There are some really talented people who can instinctively sense the next direction we’ll be forced to take.   Just imagine the panel of intellect behind the scenes, the image makers (I just noticed when I got home later than anticipated from work, to watch CNN to get a recap of the night’s events.  One of the authorities and experts somewhat startled me.   Title:  image maker.  How inspired is that?

There are certainly some very well knowns.  What-was-his-name who went up against Piers Morgan on CNN over gun control?  You know who I mean.  If not, you can probably find a constant reminder by Piers, who, in my opinion, was more worried about Twitter Followers than his guests on his honorary top spot upon the much-missed retired Larry King LIVE!  Piers was likely fired because he was offending the advertisers too much.  Having my first experiences in media via magazines in my 20s, I have a radar that acts like a cool-metal-detector.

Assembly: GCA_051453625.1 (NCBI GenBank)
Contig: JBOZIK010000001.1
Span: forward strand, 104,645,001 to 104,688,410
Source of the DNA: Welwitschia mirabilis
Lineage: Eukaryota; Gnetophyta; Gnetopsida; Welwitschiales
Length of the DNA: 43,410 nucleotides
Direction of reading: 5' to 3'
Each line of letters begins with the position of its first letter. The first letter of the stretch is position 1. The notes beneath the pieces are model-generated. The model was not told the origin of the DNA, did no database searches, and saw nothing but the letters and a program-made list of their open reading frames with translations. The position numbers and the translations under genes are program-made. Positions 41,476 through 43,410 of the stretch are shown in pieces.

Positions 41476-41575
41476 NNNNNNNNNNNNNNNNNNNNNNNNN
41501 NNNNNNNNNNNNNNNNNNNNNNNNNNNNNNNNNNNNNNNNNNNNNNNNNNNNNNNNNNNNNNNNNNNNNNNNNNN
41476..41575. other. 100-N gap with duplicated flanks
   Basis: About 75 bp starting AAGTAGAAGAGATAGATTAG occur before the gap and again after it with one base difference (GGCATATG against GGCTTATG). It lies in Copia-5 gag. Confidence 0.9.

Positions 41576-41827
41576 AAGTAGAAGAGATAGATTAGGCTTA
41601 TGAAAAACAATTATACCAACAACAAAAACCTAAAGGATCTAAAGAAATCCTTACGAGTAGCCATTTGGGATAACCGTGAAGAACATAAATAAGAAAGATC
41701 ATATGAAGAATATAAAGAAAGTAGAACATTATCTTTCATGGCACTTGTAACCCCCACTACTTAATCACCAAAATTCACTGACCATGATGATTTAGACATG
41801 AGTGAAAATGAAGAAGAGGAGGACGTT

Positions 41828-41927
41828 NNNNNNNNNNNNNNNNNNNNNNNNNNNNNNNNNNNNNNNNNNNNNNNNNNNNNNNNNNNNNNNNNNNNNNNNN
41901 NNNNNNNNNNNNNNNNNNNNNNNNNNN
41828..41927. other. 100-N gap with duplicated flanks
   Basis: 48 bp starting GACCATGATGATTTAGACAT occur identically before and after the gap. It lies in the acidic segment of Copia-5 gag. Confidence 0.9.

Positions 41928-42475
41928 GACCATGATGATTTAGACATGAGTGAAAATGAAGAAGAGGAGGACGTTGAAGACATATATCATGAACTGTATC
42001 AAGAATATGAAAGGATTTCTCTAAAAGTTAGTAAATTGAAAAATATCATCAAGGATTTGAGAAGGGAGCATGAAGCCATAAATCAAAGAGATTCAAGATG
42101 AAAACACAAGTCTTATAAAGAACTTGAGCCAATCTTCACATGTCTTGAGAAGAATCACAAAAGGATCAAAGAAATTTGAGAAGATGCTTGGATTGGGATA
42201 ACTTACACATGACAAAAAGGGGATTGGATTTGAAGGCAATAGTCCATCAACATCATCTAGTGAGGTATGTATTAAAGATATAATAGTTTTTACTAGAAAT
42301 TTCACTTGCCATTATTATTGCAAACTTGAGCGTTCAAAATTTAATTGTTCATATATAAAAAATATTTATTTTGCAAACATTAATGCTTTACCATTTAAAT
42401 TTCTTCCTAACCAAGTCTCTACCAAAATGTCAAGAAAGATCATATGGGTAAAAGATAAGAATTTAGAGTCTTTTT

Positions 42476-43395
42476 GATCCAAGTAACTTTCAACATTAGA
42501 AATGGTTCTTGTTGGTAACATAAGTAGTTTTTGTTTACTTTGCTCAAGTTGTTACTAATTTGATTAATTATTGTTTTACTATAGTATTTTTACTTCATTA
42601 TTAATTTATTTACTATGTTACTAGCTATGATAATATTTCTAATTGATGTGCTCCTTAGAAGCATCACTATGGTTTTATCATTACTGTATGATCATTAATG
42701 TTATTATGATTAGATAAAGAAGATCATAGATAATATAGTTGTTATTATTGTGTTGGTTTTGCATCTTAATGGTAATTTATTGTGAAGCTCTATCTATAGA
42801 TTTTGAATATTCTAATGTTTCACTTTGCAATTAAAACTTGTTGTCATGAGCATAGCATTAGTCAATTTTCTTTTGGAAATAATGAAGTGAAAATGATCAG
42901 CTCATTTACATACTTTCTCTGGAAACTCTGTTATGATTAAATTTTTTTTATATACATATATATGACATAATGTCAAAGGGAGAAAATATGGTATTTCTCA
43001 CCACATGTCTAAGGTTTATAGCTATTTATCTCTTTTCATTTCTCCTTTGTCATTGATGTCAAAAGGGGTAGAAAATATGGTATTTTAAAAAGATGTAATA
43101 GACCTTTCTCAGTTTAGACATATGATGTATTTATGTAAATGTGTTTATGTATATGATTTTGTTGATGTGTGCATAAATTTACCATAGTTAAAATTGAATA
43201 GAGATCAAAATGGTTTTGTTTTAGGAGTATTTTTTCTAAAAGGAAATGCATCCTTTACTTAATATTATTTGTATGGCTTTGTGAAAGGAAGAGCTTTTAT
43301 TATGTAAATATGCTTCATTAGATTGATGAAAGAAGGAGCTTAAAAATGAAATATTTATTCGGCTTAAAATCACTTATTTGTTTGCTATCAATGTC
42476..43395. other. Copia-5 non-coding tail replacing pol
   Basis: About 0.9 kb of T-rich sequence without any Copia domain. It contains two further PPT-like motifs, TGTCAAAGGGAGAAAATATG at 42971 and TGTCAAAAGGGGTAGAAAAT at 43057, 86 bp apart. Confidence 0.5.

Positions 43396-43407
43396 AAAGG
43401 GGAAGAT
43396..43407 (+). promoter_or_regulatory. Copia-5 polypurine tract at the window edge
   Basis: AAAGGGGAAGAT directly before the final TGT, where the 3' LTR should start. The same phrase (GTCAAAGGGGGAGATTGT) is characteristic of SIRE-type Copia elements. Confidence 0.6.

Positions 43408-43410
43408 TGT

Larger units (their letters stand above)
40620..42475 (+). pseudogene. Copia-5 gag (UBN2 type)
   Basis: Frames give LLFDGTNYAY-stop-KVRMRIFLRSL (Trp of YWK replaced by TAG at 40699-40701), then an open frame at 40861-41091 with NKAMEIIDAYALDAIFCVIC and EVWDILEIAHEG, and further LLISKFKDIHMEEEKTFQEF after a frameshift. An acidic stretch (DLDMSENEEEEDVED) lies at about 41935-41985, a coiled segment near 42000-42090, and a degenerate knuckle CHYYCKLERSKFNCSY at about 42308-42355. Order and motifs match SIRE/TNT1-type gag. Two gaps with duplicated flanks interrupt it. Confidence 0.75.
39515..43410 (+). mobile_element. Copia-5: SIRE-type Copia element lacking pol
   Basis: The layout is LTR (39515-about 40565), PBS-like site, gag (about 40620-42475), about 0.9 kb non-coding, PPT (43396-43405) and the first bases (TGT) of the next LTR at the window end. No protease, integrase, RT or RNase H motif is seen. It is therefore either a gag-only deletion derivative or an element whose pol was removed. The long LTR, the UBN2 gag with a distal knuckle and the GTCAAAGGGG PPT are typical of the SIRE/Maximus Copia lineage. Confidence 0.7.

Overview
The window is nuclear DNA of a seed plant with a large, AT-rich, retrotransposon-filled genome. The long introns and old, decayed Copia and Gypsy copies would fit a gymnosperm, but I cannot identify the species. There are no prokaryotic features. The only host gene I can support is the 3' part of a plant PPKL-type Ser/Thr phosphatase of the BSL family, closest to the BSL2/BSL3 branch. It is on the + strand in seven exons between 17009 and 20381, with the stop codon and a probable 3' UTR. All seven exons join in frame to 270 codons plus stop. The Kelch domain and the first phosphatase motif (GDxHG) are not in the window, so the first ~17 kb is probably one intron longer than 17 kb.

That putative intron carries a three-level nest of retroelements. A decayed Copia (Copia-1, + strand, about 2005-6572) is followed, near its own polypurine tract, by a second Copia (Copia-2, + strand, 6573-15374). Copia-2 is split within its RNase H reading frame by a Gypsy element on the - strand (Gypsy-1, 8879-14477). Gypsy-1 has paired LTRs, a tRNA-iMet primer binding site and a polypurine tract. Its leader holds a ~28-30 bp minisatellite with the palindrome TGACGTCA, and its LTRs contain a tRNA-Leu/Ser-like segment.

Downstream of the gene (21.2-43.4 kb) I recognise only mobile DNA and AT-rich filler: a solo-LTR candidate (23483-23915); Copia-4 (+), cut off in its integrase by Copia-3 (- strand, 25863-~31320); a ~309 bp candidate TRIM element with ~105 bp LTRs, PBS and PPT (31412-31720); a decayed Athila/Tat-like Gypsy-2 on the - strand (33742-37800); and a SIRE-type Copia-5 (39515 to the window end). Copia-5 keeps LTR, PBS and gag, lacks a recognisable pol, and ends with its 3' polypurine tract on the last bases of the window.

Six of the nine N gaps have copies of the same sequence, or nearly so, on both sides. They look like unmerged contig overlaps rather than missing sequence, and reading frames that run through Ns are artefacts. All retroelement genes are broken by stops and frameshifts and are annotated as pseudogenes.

Chuckle to myself.  Apple is showing how I can listen to Mettalica and Iron Maiden, whom most would take a double take as a music of my choice.  I’ve had this image since I was a wee child.   I have no idea if it was based on the fact that my father was in the military and we had to move entire homes and lives, every few to five years.

Most corporations today have a: PRODUCE or PERRISH mentality.  Grave mistake.  Restricted foresight.  Most likely, the ones that knew, the Baby Boomers are all retired and the INbetweeners absorbed all that learning, only to be passed over because some political junkie walzed in to ask for the dance just ahead of you.

You could almost call the Millennials the (PJs) political junkies.  They were brought up to believe that anything was possible, only to be outraged that the life they were promised is wrought with debt, ethical violations to humanity, steep mountain to climb for sure.